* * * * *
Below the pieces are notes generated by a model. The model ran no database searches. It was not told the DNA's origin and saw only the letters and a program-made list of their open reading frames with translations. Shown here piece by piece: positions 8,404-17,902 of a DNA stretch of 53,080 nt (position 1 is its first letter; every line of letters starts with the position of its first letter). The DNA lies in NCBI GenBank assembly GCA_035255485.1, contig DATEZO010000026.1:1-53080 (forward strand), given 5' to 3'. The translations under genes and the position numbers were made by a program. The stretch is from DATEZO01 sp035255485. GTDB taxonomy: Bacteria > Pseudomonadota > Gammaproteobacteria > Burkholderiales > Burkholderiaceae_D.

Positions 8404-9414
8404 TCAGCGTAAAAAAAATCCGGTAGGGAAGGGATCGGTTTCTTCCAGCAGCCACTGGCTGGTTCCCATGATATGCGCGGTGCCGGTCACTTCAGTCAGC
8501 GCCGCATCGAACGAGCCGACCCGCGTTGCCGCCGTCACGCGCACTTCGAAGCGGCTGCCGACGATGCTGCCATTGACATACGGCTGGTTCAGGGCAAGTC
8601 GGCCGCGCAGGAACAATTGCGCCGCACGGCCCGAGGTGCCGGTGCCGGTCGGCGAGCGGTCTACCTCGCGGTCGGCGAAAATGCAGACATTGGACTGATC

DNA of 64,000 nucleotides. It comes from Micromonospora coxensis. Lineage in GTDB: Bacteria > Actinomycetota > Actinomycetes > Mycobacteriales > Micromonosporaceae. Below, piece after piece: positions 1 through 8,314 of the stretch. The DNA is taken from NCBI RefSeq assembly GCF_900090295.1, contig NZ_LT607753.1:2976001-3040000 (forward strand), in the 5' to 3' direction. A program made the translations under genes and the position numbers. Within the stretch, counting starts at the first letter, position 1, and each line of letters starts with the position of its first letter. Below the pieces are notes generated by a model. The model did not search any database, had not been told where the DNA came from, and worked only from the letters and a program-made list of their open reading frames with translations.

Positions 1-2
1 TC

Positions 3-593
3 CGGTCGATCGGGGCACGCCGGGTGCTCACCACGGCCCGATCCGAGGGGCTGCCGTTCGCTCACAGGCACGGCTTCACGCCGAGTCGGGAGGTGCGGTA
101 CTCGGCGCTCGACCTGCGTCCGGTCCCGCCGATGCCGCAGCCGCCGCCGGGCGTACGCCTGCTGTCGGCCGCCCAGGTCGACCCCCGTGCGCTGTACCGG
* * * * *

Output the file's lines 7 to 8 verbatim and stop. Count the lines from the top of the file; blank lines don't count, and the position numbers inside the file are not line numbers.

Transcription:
Positions 1-2
1 TC